When I came up with the character of Dil, it changed everything. When the character became what you’d nowadays would call a trans woman—but that’s not quite the term for the character that I came up with—it changed everything. And it reflected on the period of captivity between Stephen Rea’s character and Forrest Whitaker’s character. It became an examination of what it means to be a human being really and what any one individual’s responsibility to another individual means in its broadest possible terms. That’s when it became really exciting, and that’s when it became the kind of story that nobody ever wanted to make, including Miramax, I might add. I remember Harvey Weinstein read it and said if I cast a woman in the role of Dil he would make it. Otherwise, he thought audiences would be too revolted by the experience of having attached their affections to a beautiful woman and finding out it was a man. And he was terribly wrong.
It was very hard for Stephen Woolley, the producer, and Palace Pictures to finance. But eventually they financed it independently, and we made the movie.
AVC: I watched The Crying Game again recently, and I was thinking that you go from a situation where Fergus is dealing with toxic masculinity with the IRA kidnappers and how he’s a sensitive person. Then he meets Dil and starts learning about his sexuality.
NJ: The structure of the film was confronting this character. I’m Irish. I’m not from the north of Ireland. I was born in Sligo, but confronting this character who’s Irish, probably Catholic, I don’t know what he is. He could be a Protestant, he could be Jewish. But he’s Irish, he’s nationalist, he’s male. He is willing to use violence to achieve ends that he thinks are justifiable. So the structure of the plot was a series of mechanisms to confront every aspect of what he thought would be his definition as a human being. He’s Irish and has captured a British squaddie. He has to learn that this guy’s a human being. He’s white. The British squaddie he captures is Black, and the racism that was expressed towards Black British soldiers in the north of Ireland in the ’70s and ’80s was really shocking. There was a huge irony there that I was anxious to explore. You’re talking about an oppressed nationalist—or what they imagined to be an oppressed nationalist community in the north of Ireland—suddenly using all the language of racial hatred and oppression against Black British soldiers who are patrolling the streets. It was a strange thing. So eventually, he’s confronted with his idea of whatever he defines his sexuality or his gender. The word that people didn’t use much then.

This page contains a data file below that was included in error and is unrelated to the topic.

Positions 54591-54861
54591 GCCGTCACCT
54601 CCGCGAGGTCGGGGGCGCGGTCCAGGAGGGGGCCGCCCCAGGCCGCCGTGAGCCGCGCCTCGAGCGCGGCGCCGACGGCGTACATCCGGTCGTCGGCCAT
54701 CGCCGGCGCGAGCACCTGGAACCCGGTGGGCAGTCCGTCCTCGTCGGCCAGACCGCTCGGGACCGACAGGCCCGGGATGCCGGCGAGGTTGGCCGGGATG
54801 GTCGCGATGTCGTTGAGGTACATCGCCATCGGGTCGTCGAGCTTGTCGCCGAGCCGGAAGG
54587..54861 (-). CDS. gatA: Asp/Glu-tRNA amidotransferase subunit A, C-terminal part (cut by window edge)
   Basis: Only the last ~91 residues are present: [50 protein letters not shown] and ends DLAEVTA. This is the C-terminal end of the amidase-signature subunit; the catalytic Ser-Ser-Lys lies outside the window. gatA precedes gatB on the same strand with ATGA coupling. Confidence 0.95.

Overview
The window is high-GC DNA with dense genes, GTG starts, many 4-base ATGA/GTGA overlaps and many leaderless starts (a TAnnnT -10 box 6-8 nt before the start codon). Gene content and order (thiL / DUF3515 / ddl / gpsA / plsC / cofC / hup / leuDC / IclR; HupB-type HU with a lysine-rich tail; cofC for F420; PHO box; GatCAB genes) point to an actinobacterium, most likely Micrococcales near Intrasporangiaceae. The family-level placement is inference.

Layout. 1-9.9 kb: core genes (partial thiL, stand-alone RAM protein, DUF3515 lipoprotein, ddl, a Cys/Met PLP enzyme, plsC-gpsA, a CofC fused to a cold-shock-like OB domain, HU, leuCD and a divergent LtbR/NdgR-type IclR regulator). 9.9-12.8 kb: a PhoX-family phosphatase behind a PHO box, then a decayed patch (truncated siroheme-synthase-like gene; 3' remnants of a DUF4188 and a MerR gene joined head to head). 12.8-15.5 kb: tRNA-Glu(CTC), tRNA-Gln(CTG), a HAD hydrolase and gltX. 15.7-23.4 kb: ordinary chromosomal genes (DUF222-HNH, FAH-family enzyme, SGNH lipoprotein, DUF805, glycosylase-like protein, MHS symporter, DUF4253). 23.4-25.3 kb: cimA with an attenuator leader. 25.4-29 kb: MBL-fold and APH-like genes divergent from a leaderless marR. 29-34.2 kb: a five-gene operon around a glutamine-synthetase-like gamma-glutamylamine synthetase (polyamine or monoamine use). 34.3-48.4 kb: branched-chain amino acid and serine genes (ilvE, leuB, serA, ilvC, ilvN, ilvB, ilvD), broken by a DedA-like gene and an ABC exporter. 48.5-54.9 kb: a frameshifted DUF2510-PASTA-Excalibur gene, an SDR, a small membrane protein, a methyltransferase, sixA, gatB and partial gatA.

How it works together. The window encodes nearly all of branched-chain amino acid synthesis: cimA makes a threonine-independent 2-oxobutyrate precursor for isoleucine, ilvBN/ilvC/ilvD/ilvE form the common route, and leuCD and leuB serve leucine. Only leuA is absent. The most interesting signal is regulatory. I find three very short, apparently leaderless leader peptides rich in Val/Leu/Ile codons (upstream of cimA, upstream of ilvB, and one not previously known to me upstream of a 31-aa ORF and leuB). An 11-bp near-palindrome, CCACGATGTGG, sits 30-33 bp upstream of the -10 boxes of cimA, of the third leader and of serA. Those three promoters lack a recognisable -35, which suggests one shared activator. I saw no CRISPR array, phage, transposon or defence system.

Eventually, he has to confront his basic facts of his humanity—what kind of responsibility he has to another human being. It turns out to be Dil, and not Jody. That was really cool to see audiences all over the world responding to this basic progression of ideas.
AVC: Before making The Crying Game, you and Stephen Woolley had been out for drinks at Madame Jo Jo’s, a famous burlesque and cabaret club where mainstream and gay culture intersected. It was supposed to be a cool place.
NJ: It was a cool place. London at the time was a cool place, it still is a cool place, but it was just a party. There was no particular revelatory thing for us going to Madame Jo Jo’s. The interesting thing for me at the time when I was making the movie was we had to populate the bar [The Metro] with people from the trans community. Which wouldn’t have been known as the trans community. I remember when we were casting for all the extras, and some of the actors who would play in that bar were going through what people now call transitioning. Maybe it was called transitioning then. So I experienced a community that I had no idea existed, and a lot of them had the same story. They would meet a man, as a woman. They would begin a relationship, and the point would come where the individual would have to disclose what they were [and] their sexuality. Generally the new partner would say, “Well, that’s fine. I kind of knew that already.” To me, it was interesting. It was a subculture that’s now become a part of the main culture that I didn’t know existed.